This is by no means a perfect decision in law. A perfect decision should mean the team and drivers are out, together.

    Ah, and then, over coffee or beer, we can talk about natural justice. In that context, yes, did McLaren benefit, if they did by how much, how come drivers are exempted, how come Ferrari got away in the past, everything can be explored. Or how this is bad for Formula One. It is. Who is saying it is not?

    But in this specific case, this is the right direction.

    F1 is an extremely technical sport – and even knowing Ferrari strategy in parts can make a difference. Maybe.

    This is all sad, not good for the sport, not good for fans… But lets not mix that up with the specific case at hand.

  41. Just so you know, not all British people are in constant support of Hamilton – I’d much rather have seen Alonso claim victory but now I just want the two of them to stick it to Ferrari where it hurts, on the racetrack – let’s see what other tricks Ferrari International Aid can pull to stop this happening…!

  42. Advice to McLaren: Follow the example put forward by the organisers of the Turkish Grand Prix. Pretend that the fine doesn’t exist and eventually it goes away.

    That should save you about $100m.

  43. “As for drivers keeping points – the only sensible (though controlversial) option.”

    No, it’s not, and I’m a Mclaren fan. If the FIA thinks the team gained from the Ferrari data, and the car is thus dodgy, then the position of the drivers in those cars is also dodgy and not representative. If Mclaren were using a 4-litre engine and the drivers shopped the team to the FIA, would they be allowed to keep their points with a car that was clearly outside the regs? No. The FIA has potentially allowed a driver to win a championship in a dodgy car as long as he grassed up his team. And the only reason they did that is that they knew if Hamilton and Alonso were removed from the WDC the backlash would have been so huge the sport would possibly have collapsed. The punishment is a fudge.

    I’d rather have seen Mclaren banned altogether, because it at least would have said the FIA had the conviction to do something it felt it had to even if it ruined the season climax. But they didn’t.

  44. Exactly Robert, the FIA are trying to get the best of both worlds by punishing the team (and pleasing Ferrari), but not punishing the drivers (and pleasing the British press).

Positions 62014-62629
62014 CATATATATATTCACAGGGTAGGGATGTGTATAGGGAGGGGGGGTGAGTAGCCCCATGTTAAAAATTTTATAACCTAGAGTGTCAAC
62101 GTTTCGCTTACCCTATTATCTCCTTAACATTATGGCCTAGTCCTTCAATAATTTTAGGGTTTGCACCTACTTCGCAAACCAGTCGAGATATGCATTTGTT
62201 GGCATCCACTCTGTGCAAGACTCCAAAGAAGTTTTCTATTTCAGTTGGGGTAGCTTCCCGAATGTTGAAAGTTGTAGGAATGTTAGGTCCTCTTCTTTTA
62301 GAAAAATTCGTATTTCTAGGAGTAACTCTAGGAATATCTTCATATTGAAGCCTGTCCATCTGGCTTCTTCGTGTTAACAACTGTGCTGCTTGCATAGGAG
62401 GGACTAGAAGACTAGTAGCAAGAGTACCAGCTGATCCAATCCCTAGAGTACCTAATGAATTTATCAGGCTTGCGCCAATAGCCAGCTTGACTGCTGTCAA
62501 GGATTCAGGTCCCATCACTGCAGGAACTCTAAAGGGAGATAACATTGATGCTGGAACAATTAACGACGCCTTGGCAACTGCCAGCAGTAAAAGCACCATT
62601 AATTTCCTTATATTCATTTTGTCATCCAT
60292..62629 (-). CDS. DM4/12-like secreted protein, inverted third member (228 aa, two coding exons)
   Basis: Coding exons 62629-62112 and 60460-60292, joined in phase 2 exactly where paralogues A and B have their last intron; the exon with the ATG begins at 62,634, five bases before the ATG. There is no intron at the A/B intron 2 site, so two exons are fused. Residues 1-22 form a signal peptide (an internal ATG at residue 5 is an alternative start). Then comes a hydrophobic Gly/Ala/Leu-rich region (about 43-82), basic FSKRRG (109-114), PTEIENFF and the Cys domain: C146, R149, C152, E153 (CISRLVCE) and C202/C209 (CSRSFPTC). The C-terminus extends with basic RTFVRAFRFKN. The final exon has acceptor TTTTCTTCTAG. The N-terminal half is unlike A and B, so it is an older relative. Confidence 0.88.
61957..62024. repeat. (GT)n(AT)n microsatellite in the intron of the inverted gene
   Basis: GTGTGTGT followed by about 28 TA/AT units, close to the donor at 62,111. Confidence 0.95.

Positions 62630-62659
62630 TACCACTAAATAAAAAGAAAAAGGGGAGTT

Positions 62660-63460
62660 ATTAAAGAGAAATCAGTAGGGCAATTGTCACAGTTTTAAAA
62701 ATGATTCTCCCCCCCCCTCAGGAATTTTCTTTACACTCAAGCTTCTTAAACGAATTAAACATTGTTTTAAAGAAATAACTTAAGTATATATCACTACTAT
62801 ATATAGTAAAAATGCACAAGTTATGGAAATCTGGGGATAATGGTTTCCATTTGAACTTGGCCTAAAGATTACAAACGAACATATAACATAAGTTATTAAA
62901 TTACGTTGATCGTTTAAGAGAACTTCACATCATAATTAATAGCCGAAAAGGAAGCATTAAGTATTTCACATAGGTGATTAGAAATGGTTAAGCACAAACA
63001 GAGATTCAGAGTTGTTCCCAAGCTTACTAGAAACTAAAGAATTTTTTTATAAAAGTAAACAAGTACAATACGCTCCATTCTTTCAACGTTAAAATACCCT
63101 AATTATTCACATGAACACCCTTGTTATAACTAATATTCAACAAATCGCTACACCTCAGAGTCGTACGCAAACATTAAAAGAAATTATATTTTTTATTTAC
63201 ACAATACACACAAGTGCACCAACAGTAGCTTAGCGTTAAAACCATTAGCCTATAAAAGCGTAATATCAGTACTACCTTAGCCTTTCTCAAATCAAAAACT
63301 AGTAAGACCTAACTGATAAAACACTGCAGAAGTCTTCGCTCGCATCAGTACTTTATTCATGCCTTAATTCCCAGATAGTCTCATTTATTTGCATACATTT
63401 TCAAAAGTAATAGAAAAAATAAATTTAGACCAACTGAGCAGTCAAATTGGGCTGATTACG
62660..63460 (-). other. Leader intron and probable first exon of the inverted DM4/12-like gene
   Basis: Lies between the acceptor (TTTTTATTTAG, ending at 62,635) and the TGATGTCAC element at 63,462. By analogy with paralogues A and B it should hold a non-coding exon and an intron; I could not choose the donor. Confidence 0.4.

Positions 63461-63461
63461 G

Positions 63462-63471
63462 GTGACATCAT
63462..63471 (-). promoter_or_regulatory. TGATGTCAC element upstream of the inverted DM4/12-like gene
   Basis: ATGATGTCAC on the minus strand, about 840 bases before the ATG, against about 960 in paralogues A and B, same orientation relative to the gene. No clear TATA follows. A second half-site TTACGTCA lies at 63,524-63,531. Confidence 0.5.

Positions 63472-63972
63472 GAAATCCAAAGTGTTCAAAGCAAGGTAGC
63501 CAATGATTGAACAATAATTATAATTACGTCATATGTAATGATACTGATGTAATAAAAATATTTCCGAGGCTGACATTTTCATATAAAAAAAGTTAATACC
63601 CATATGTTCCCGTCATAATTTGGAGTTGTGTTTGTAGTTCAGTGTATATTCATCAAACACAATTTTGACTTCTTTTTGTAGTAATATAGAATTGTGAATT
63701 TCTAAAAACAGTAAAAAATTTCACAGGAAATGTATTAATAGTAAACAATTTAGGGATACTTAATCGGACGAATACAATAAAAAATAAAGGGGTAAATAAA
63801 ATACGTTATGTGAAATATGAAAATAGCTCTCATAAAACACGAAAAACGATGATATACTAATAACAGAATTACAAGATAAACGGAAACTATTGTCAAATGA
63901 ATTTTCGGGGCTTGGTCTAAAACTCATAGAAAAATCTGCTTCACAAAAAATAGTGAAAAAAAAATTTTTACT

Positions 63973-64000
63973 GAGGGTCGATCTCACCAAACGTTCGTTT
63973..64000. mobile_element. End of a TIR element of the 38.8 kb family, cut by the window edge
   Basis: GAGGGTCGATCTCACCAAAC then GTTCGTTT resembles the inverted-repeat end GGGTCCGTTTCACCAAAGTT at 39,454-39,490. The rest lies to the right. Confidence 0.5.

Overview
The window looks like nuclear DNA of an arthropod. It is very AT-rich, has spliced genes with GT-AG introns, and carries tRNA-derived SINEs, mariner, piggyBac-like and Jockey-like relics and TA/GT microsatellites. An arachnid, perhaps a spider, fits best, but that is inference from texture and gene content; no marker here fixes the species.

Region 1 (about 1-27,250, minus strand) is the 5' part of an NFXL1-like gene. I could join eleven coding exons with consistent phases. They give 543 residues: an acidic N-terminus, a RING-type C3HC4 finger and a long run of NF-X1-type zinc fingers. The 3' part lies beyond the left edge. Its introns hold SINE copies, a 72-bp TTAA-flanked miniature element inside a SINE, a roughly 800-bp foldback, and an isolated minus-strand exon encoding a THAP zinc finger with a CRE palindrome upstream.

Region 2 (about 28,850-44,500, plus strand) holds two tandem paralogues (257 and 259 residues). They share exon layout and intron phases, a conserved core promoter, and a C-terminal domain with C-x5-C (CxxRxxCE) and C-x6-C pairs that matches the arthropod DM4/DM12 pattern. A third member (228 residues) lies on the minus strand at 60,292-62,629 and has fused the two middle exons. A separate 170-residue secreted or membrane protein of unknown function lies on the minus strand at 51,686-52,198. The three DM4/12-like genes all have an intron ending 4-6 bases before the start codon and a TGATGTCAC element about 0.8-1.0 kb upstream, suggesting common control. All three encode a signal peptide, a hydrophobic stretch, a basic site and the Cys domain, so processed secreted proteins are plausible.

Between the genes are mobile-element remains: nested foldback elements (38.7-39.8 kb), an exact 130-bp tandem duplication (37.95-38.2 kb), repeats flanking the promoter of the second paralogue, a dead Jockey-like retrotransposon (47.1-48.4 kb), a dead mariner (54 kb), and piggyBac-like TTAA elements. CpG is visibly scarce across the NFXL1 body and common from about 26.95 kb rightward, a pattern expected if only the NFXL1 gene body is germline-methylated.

The other drivers are bound to be unhappy though as they are bound to feel the winner of the championship (which is going to be a McLaren driver, realistically speaking) has done so by cheating, and that’s the way it will look for years to come I would think.

  45. Let us not assume that the punishment is for McLaren using a dodgy car. The punishment is probably for breaking the letter of the law. And for their designer having access to Ferrari information. Considering that, I suppose this is fair.

    If the car actually was dodgy, then yes, punishing the drivers too would make sense.

    I don’t think it was, though. Even Ferrari has never claimed that publicly.

    Ross Brawn has said that having access to Ferrari information would make a car faster by up to .5 seconds. Perhaps that is true if it was McLaren data too. In F1, every bit of info you have – technical or otherwise – may make a difference, and we are in position to judge exactly how much.

  46. Fair enough Wanderingmind. What would really help right now is the FIA publishing the promised transcript and explaining WHY Mclaren have been punished. If it is simply for having the data, then the punishment is too harsh. If it is for using the data to gain a competitive advantage, then the drivers benefited from that competitive advantage either knowingly or unknowingly but either way they should still have their points stripped for consistency. If the team is held accountable for the actions of one person, and the drivers are part of that team, then they have to lose the points.

  47. Does anyone know when the FIA are planning on announcing their findings? I would have thought they’d have done it by now.
    Maybe they’re as uncertain about their conclusions as everyone else…

  48. Jpeg, if I were you, I would get your facts straight. That timeline is very inaccurate. In the Canadian GP in 1999, Michael Schumacher crashed out of the race. So did Damon Hill and Jacques Villeneuve, all in the last corner, giving that wall the nickname “Wall of Champions”. I would check your other dates also, because others are way off.

  49. Having read the FIA transcript, it seems most likely to me that most of McLaren didn’t use the Ferrari information, but that SOME of it certainly circulated and found its way into testing and setup work.

    Quite ironically, the key culprits appear to be Alonso and De La Rosa – who are getting off scot-free.

    On the other hand, the one who appears to have been most active keeping Ferrari information out of the company, Ron Dennis, gets punished (and in accounting terms as well as in reality, not receiving $ 100m is quite as damaging as being asked to pay them, in fact – see the Turkey example – it might have been better for McLaren if the fine had beeen a payable to FIA that they could have ignored, rather than a withholding about which they can do nothing).

    This doesn’t do much credit to FIA.